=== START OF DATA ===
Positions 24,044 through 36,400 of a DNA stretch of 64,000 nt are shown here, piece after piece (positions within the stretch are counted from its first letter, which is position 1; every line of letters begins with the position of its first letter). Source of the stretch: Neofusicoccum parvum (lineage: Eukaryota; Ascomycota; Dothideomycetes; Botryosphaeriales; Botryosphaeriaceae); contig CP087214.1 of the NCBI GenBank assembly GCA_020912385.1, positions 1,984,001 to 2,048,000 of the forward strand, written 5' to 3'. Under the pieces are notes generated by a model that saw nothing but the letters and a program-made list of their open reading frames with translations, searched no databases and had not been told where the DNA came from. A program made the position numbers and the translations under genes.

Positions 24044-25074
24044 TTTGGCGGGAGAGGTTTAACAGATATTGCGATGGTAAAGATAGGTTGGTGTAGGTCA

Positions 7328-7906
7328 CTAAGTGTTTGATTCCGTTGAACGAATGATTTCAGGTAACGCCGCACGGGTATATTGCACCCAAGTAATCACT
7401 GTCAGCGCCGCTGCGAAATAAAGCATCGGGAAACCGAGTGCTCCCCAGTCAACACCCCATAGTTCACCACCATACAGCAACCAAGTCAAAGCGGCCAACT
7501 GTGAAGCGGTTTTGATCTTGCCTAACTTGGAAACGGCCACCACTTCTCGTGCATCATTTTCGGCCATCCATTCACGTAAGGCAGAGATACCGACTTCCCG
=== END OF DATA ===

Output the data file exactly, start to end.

Positions 24,044 through 36,400 of a DNA stretch of 64,000 nt are shown here, piece after piece (positions within the stretch are counted from its first letter, which is position 1; every line of letters begins with the position of its first letter). Source of the stretch: Neofusicoccum parvum (lineage: Eukaryota; Ascomycota; Dothideomycetes; Botryosphaeriales; Botryosphaeriaceae); contig CP087214.1 of the NCBI GenBank assembly GCA_020912385.1, positions 1,984,001 to 2,048,000 of the forward strand, written 5' to 3'. Under the pieces are notes generated by a model that saw nothing but the letters and a program-made list of their open reading frames with translations, searched no databases and had not been told where the DNA came from. A program made the position numbers and the translations under genes.

Positions 24044-25074
24044 TTTGGCGGGAGAGGTTTAACAGATATTGCGATGGTAAAGATAGGTTGGTGTAGGTCA

Positions 7328-7906
7328 CTAAGTGTTTGATTCCGTTGAACGAATGATTTCAGGTAACGCCGCACGGGTATATTGCACCCAAGTAATCACT
7401 GTCAGCGCCGCTGCGAAATAAAGCATCGGGAAACCGAGTGCTCCCCAGTCAACACCCCATAGTTCACCACCATACAGCAACCAAGTCAAAGCGGCCAACT
7501 GTGAAGCGGTTTTGATCTTGCCTAACTTGGAAACGGCCACCACTTCTCGTGCATCATTTTCGGCCATCCATTCACGTAAGGCAGAGATACCGACTTCCCG